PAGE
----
The last few days I’ve been catching up on my reading and movies I wanted to see. There are three reads that made an impression, and will elicit an emotion and an opinion. And whenever that happens I feel it’s a must-read. The funny thing is that they are all about strong women but at the same time rebut each other at some point.
1. READ New York Magazine’s article: The Retro Feminist
In this week’s New York Magazine I was drawn into an article that stirred up a fierce debate and the article received wide spread attention. Much so that other media picked up on the debate and started to discuss it on their blogs and websites. The article describes how the current generation of women chooses to stay at home with their children instead of chasing the dream they once had as a student: being independent career women. This retro housewife feels that a family should have one care taker. New York magazine calls this shift in perception the feminist housewife.
The new breed of women are high educated, upper middle class, and successful in their jobs, but nevertheless voluntarily choose to become housewives. They embrace the results from research (and plain simple experience) that women are just better at domestic chores and are better at multitasking. Why should you also juggle work in this equation? they say. Moreover, they are supposed to compete in a male-driven business world with men, where they will never win anyway because of the glass ceiling.
They are however not the domestic housewives like our mothers were, but instead get involved in blogging, creative courses, and build mommy communities to interact and share interests. In the article one woman says: “Professional status is not the only sign of importance, and financial independence is not the only measure of success”. – I love that quote and I agree. To read the complete article go here.
2. READ the book Lean in by Sheryl Sandberg
In contrary to the article in New York Magazine, Sheryl Sandberg states in her newly published book Lean in (March 11) that women should not feel that they have to choose between their careers and family. Sandberg is the COO at Facebook and introduced her Lean in philosophy first at a TEDX conference in 2010. (watch here). Lean in soon grew a following, became a brand in itself, and today, 12 days after the launch of her first book, she is already a bestseller. The book is filled with advise, all grounded on scientific data and supported by recognizable stories and examples we can all relate to.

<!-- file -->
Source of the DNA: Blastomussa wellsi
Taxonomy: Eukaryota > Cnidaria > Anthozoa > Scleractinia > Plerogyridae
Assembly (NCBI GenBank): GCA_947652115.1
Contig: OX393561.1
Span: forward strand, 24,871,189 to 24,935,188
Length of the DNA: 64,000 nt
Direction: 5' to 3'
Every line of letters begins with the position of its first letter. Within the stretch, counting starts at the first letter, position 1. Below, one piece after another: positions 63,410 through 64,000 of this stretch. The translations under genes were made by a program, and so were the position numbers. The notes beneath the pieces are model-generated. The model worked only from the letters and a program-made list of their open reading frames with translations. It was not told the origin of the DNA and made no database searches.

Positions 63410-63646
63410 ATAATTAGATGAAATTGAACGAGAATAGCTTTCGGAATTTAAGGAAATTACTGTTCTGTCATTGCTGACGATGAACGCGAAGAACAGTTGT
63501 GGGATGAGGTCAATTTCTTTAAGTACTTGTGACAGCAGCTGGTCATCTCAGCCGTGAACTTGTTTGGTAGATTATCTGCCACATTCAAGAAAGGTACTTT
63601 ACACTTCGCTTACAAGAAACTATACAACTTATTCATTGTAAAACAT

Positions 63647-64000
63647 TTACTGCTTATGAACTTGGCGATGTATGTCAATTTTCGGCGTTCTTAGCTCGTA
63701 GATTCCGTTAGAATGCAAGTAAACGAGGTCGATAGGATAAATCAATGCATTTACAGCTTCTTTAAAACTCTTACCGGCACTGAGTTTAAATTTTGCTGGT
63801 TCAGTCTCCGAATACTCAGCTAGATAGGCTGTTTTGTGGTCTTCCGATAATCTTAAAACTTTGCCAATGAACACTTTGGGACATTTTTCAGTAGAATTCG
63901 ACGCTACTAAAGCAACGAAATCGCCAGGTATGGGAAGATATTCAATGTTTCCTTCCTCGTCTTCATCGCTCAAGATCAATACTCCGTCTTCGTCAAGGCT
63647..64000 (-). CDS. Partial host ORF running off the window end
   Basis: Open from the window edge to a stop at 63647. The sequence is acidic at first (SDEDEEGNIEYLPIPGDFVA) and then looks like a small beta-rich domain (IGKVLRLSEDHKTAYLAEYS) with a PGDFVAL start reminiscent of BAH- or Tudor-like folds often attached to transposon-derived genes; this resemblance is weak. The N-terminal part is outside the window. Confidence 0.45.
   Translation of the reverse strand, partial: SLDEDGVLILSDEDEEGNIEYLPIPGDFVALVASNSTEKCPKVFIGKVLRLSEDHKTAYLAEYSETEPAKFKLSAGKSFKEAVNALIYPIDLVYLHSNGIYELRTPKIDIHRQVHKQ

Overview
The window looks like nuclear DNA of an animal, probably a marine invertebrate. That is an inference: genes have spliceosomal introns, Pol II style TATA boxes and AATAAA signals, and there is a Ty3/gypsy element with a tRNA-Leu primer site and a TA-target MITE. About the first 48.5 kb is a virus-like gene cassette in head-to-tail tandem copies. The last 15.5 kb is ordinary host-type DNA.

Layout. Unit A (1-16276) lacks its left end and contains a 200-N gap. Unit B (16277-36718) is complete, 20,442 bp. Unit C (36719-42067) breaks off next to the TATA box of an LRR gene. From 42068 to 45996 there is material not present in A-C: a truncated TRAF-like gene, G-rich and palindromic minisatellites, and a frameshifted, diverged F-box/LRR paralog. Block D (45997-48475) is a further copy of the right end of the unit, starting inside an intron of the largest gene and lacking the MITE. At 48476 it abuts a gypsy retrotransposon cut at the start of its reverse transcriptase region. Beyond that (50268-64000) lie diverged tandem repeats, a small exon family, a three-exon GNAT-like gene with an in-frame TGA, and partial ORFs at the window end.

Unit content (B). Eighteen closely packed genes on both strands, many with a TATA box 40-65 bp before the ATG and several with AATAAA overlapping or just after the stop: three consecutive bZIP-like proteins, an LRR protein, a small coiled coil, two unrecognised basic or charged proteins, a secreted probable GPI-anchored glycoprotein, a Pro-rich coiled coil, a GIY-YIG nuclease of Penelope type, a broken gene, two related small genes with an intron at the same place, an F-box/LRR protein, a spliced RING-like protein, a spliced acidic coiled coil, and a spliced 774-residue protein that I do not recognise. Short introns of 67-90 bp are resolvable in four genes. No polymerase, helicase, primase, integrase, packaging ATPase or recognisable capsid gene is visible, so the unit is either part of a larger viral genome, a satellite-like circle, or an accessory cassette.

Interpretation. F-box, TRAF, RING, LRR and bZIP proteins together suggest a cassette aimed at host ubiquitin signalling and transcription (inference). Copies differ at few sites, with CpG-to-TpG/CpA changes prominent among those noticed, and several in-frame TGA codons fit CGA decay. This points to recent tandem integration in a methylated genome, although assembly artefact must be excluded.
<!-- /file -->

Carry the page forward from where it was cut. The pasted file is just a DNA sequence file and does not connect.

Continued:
Sandberg shows us that the reason why there are so little women at the top is part of our culture, upbringing, and taught gender rolls in society. From an early age on girls are taught to be humble. Women lean back instead of being assertive go-getters and leaning in. One of her best quotes I think is: ” Success and likability are positively correlated for men, and negatively correlated for women”. Again, she can support this quote with research data.
Lean in encourages women to accept that they cannot do it all and you cannot have it all. You have to make choices and you have to get help. You also need to work together with your partner and your employer in finding alternatives.
3. READ at least one of the books by Pamela Druckerman
Her latest book is called French Parents don’t give in: 100 parenting tips from Paris. But I was told that her other books are just as good and even funnier: 1. French Children don’t throw food. – and 2. Bringing up bébé, one American mother discovers the wisdom of French parenting. All three books are a collection of Druckermans life experiences in Paris where she observes how French parents interact with their children and how disciplined and better behaved kids are in France compared to the USA. (although I think it’s also applicable to Dutch kids and parents)
At times she puts things under a magnifying glass, but most of the time she is pretty accurate I think. She describes how French mothers assume that even good parents aren’t at the constant service of their children and that there’s no need to feel guilty about this. Children should be able to entertain themselves, and explore things alone within your set boundaries. They have an easy, calm authority with their kids that Druckerman can only envy. (I recently learnt that mothers like that constantly hovering over their kids and giving them attention are called helicopter moms…no,no, not in France)
Her books are great reads even for non-mommies because we all see it happening daily and know someone in our circle who could use this book.